There’s nothing more frustrating than opening your child’s packed lunch box at the end of the day, only to discover that most of their packed lunch is still inside it! How can you create healthy lunches that your child will love and avoid having a box full of left-overs?
Don’t overestimate what your child can eat
Research has shown that a child’s stomach is roughly the size of their fist. Take a moment to think about their fist and you’ll see it takes up less space than you think. So make sure the lunch you prepare doesn’t look too overwhelming for a small child. Lots of smaller items look more attractive than a couple of large sandwiches and a huge apple.
Small sandwiches are beautiful
Small, bite-sized items are the ideal thing for a child’s lunchbox, especially when they are young. Cut sandwiches into smaller pieces to make it easier to pop into a tiny mouth. My 4-year old granddaughter loves sandwiches cut into little ‘princess squares’ and usually eats every scrap.
Try tiny pinwheel sandwiches
Or perhaps try a different approach altogether. Spread filling onto a slice of bread, roll it up into a ‘swiss roll’ and wrap in cling-film for about 30 minutes (best done the night before!). Then slice the roll into little pinwheels. Arrange them in a small plastic container to they don’t unwrap before lunchtime.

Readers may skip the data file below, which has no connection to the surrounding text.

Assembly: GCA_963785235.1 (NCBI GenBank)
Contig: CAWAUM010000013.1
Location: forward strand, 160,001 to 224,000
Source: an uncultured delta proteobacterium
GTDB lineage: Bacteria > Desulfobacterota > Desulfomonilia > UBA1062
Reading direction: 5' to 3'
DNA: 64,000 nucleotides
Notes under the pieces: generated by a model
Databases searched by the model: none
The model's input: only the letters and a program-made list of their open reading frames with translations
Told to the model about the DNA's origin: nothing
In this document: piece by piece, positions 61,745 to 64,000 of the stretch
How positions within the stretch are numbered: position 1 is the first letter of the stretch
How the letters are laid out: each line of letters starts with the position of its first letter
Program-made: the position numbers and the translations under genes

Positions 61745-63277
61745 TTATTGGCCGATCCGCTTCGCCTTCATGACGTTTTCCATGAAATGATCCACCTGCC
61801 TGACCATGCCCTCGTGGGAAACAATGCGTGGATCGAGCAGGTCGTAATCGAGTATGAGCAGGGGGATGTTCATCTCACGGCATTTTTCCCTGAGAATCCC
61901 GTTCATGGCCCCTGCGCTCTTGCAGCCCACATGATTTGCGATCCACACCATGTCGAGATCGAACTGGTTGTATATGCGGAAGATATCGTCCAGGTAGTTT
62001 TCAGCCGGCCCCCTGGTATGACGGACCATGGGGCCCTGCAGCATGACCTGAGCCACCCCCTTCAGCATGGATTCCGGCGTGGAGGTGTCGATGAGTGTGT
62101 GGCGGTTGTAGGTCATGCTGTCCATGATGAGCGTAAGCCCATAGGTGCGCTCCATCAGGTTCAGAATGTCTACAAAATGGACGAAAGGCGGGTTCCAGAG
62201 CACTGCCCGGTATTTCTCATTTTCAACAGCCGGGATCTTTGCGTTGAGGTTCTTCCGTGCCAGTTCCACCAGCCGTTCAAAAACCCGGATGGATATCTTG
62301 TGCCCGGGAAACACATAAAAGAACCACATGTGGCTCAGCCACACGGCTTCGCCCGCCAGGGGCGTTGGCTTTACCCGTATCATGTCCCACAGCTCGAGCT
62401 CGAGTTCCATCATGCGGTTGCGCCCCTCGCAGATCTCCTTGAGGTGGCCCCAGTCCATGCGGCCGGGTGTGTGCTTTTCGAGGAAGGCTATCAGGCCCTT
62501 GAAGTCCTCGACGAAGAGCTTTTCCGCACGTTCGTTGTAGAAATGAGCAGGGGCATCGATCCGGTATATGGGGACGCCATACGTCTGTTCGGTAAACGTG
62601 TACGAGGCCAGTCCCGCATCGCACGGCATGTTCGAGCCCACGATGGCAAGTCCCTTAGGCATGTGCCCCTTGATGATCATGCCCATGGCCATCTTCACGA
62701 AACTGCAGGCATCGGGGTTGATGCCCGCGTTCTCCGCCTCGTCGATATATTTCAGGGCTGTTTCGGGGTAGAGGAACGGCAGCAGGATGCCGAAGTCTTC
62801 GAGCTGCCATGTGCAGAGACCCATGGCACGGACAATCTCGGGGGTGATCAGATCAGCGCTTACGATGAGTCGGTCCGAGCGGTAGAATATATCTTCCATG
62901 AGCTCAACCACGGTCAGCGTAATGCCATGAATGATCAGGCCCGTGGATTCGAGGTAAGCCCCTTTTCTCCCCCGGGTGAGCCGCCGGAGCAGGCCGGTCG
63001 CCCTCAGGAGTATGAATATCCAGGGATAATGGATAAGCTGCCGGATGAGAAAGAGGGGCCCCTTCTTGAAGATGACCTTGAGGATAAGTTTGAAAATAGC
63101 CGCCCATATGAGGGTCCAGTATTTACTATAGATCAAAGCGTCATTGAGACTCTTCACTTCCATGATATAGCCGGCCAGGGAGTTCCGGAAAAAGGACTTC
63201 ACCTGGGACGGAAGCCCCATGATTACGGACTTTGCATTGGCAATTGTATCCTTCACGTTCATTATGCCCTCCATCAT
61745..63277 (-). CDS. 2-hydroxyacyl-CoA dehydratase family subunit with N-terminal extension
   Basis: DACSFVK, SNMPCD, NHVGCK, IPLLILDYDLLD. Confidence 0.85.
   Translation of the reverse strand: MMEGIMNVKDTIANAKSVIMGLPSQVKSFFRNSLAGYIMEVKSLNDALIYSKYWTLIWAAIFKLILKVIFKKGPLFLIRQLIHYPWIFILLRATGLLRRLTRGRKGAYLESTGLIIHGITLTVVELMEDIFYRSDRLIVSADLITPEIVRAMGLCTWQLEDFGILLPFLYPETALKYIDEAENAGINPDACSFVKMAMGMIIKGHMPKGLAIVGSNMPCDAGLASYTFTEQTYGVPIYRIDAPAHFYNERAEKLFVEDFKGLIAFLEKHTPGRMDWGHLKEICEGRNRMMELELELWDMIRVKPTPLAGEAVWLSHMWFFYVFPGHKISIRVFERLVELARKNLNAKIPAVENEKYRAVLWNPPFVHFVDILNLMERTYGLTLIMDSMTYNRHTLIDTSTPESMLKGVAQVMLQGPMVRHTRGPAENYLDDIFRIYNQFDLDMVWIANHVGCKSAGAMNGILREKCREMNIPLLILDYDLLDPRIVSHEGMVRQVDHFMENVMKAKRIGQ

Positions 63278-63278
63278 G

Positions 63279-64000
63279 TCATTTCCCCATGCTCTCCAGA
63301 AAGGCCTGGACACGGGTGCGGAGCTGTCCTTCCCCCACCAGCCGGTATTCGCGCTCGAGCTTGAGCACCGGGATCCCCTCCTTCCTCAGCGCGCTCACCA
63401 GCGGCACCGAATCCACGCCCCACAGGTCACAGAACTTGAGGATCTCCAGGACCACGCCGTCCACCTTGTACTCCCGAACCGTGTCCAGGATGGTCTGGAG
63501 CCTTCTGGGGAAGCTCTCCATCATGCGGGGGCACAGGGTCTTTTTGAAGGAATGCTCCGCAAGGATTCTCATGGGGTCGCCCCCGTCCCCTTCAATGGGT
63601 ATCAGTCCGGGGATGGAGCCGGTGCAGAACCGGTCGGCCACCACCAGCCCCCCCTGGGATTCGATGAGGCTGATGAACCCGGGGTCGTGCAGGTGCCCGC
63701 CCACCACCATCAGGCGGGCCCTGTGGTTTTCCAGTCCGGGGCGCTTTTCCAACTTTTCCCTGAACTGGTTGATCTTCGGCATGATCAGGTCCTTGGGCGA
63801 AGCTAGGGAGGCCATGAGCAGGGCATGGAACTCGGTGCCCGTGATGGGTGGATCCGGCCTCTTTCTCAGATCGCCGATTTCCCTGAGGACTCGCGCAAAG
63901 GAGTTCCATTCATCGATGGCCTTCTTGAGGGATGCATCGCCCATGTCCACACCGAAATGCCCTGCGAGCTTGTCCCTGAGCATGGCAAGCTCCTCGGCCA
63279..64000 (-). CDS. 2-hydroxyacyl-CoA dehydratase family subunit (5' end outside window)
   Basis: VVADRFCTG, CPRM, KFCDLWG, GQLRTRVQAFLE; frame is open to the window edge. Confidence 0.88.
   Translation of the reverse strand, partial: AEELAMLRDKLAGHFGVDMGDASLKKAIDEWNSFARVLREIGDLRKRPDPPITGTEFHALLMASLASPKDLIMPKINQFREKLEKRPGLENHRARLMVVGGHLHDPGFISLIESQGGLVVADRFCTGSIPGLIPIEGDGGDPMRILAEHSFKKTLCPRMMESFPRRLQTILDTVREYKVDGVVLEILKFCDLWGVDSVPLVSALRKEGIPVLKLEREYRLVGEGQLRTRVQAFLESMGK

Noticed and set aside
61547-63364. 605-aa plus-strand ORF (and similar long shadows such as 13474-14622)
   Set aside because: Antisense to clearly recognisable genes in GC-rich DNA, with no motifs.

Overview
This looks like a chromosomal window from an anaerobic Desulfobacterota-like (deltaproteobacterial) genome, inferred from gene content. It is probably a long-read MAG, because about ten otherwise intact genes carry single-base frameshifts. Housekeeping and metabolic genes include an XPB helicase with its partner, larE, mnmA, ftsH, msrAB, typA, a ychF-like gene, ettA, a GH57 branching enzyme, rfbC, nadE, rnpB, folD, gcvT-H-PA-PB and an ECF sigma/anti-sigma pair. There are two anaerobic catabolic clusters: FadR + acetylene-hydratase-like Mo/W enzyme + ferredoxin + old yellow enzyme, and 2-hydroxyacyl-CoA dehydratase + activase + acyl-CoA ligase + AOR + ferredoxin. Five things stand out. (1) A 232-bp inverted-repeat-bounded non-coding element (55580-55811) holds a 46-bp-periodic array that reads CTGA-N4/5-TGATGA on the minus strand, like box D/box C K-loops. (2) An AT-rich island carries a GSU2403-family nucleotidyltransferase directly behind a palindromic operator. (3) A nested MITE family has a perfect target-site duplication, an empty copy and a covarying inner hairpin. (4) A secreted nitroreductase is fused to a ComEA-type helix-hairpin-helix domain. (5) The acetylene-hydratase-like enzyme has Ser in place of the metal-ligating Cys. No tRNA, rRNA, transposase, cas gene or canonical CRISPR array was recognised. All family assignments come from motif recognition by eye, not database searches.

If your child’s school allows cakes, make sure you keep the portion sizes small. Bake little fairy cakes, and cut flapjacks or sliced goodies into smaller slabs. This is healthier and will look more appetising than a huge wedge of cake. You can bake and freeze them in advance and put directly into the lunchbox still frozen. They will help keep the rest of the packed lunch items cool and will de-frost by lunchtime.
Make a rainbow
Children love bright colours, so use your imagination to create a rainbow-style lunch. Bright red cherry tomatoes, purple grapes, small cubes of golden cheese, and vibrant orange carrot sticks will all make a packed lunch look fabulous. Try to get a good contrast in colours to make opening the lunchbox lid a delight.
Keep fruit simple
Large portions of fruit can look daunting for a young child and little fingers find it difficult to peel some fruits. So make things simple by peeling and segmenting oranges and chopping larger fruit such as an apple (a dash of orange juice will stop it turning brown). Put them in an airtight container for transporting. A little fruit salad makes a very refreshing summer treat – make enough for a couple of days and keep some in the fridge.
Add the fun factor
This tip is really only for those who seriously love making food fun. If you have time, try livening up a lunchbox with some imaginative flair. Use a cookie cutter to make shaped sandwiches (e.g. a star cutter or gingerbread figure) or decorate cakes with a piped smiley face. Not only will your lunch taste great but it will raise a smile as well.
Keeping things small and attractive will go a long way towards encouraging your child to love their packed lunch.
Coming next: Pick up and go’ Ideas for Tasty Packed Lunches
Image courtesy of Megan from Flickr Creative Commons